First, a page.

With that in mind, residents of this ranching community about five miles west of Barstow remained skeptical of the survey. Their water supply comes from local wells, and their fear of cancer persists.

"We just want to get the hell out of Hinkley," said Greg Kearney, 64, who shares a 3,000-square-foot ranch house with his wife, Elaine, 63, who has had seven strokes, their 41-year-old daughter, Keri, who has advanced lung cancer, and a younger daughter who has had five miscarriages and gave birth to a son with severe cognitive problems.


Very green, but not so jolly

Several recent stories indicate anew just how green the Obama administration is, and how much harm it is prepared to inflict on the country to further its environmentalist agenda.

First is the report that the administration is yet again reversing course on offshore drilling. Back in March, weeks before the BP oil spill, Obama’s Interior Secretary Ken Salazar announced that the administration would finally open the eastern Gulf of Mexico and parts of the Atlantic coast (in particular, the coast of Virginia) to oil and gas exploration. This marked a change of position for Obama. While campaigning for the presidency he said he would allow expanded coastal exploration and development (this as McCain was getting traction in the polls with “drill, baby, drill!”); but once elected, he reversed his position and refused to allow it.

So now we are back to no new offshore drilling (and a continuing moratorium on deepwater drilling). Karen Harbert, president of the U.S. Chamber of Commerce, put the situation aptly: “The Administration is sending a message to America’s oil and gas industry: take your capital, technology, and jobs somewhere else.”

The absurdity of this policy is underscored by the fact that gasoline nationwide is edging back toward $3 a gallon, and by the news that unemployment just went up to 9.8% nationwide, marking the longest period of over 9% unemployment since the Great Depression.

The second story is a study in contrast. It’s a report that China plans to spend over $500 billion to build 245 new nuclear power plants. This would mean adding nearly two and a half times as many as the U.S. has in total. As Zhao Chengkun, vice-president of the China Nuclear Energy Association, put it, “Developing clean, low-carbon energy is an international priority. Nuclear is recognized as the only energy source that can be used on a mass scale to achieve this.” While our administration dithers about constructing just one new reactor, the Chinese barrel ahead.

A third story concerns the ever-frisky EPA. It has just announced a dramatic increase in regulations on energy industries aimed at reducing greenhouse gases. Among the new EPA diktats is the requirement that the maximum allowable ground-level ozone level be dropped by up to 20%. Hundreds of American municipalities are struggling to comply with the existing maximum level, so tightening the standards still further will just bury those places financially. The Manufacturers Alliance/MAPI estimates that this new EPA regulation will cost America on the order of 7.3 million jobs and about a trillion dollars in regulatory costs within a decade.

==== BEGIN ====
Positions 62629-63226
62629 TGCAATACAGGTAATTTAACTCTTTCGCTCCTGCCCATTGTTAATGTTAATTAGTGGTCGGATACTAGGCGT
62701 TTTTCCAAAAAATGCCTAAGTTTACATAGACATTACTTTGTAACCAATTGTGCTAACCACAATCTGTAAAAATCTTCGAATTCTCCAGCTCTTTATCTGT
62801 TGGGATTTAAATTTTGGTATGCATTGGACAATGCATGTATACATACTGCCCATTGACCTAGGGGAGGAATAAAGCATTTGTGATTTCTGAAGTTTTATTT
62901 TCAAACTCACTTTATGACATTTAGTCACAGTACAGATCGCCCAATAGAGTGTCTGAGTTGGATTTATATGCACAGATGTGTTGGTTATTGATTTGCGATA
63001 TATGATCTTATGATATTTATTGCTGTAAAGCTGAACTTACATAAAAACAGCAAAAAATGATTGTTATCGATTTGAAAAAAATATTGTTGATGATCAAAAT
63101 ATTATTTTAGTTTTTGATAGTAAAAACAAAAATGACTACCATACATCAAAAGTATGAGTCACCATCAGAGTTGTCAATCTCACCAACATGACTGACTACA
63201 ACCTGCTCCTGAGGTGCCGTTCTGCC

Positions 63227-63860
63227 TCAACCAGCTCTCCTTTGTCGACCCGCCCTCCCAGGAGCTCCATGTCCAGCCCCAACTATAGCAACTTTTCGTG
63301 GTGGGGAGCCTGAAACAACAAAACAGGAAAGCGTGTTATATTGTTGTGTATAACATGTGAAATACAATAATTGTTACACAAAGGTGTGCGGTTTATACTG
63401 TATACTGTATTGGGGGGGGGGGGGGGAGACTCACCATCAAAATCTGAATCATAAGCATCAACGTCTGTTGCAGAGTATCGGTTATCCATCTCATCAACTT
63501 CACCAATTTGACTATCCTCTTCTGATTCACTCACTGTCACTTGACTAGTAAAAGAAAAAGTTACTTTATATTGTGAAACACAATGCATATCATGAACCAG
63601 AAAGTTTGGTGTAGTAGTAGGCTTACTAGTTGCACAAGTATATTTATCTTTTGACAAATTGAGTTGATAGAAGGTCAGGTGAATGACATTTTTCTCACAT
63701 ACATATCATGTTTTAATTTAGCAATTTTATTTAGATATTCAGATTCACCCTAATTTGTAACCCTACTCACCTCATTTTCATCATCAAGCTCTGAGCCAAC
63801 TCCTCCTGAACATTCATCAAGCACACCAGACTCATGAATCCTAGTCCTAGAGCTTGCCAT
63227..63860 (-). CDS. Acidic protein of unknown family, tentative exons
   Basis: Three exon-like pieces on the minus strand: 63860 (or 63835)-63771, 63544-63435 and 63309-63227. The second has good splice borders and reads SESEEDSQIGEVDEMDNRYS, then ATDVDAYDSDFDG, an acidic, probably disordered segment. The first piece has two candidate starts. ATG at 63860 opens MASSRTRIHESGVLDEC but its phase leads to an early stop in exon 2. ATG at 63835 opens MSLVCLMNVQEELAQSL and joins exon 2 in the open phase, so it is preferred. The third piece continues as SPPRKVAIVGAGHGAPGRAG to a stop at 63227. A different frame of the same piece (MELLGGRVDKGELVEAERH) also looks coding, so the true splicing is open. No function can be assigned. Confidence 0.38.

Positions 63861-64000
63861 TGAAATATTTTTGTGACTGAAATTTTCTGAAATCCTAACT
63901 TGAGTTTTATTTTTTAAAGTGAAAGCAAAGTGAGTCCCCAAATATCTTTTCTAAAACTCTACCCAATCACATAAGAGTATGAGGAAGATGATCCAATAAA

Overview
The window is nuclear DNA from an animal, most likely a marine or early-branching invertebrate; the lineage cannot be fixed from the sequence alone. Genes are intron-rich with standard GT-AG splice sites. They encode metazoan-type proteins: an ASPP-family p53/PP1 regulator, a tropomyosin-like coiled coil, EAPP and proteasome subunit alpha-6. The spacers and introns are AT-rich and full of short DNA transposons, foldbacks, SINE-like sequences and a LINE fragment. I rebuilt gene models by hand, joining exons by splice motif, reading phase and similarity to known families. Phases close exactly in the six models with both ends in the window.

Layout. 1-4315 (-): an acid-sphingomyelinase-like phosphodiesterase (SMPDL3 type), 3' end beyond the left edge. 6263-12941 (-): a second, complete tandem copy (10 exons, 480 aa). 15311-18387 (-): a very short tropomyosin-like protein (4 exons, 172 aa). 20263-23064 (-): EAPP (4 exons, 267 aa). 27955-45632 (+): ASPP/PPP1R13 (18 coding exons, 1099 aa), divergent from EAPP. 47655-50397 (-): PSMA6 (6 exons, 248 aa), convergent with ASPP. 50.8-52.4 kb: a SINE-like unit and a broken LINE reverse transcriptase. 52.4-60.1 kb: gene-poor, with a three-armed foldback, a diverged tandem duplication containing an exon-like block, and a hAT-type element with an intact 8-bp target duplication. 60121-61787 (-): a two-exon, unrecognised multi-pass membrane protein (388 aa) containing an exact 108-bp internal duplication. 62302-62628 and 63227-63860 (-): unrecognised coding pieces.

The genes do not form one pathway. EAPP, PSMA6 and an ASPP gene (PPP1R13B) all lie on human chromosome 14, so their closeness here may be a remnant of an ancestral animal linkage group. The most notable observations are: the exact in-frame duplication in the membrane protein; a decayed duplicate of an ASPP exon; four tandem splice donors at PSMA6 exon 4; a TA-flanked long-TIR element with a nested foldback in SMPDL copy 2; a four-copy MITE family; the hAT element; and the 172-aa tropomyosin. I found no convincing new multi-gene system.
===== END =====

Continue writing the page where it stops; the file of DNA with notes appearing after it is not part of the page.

It is doubtful whether this reduction in ambient ozone would result in any measurable gain in public health, much less in a gain big enough to justify the huge economic and human costs. But the Obama administration is full of green ideologues for whom such considerations matter little.

To be green means that you worship all life forms — except human beings.


"Tipping point" theory takes a fall

THE risk of polar bears becoming extinct may have been overstated, according to research suggesting that Arctic sea ice will melt more gradually than previously estimated.

The new projections suggest that if carbon emissions are curbed quickly, enough ice is likely to remain to sustain the current population of polar bears during the next century.

Previously it was believed that once temperatures rose beyond a certain point, the retreat of Arctic ice would become unstoppable even if global temperatures subsequently stabilised. Under this projection, about two thirds of the world's 22,000 polar bears were predicted to have been lost by mid-century.

The latest simulations, published in the journal, Nature, suggest that instead a linear, and reversible, decline in ice is more likely.

If carbon emissions drop during the next two decades, the polar bears' habitat could be preserved. "What we projected in 2007 was based on the usual greenhouse gas scenario," said Steven Amstrup, an emeritus researcher with the US Geological Survey and a senior scientist with Polar Bears International. "That was a pretty dire outlook, but it didn't consider the possibility of greenhouse gas mitigation."

Professor Cecilia Bitz, an atmospheric scientist at the University of Washington: said: "Our research offers a very promising, hopeful message, but it's also an incentive for mitigating greenhouse emissions."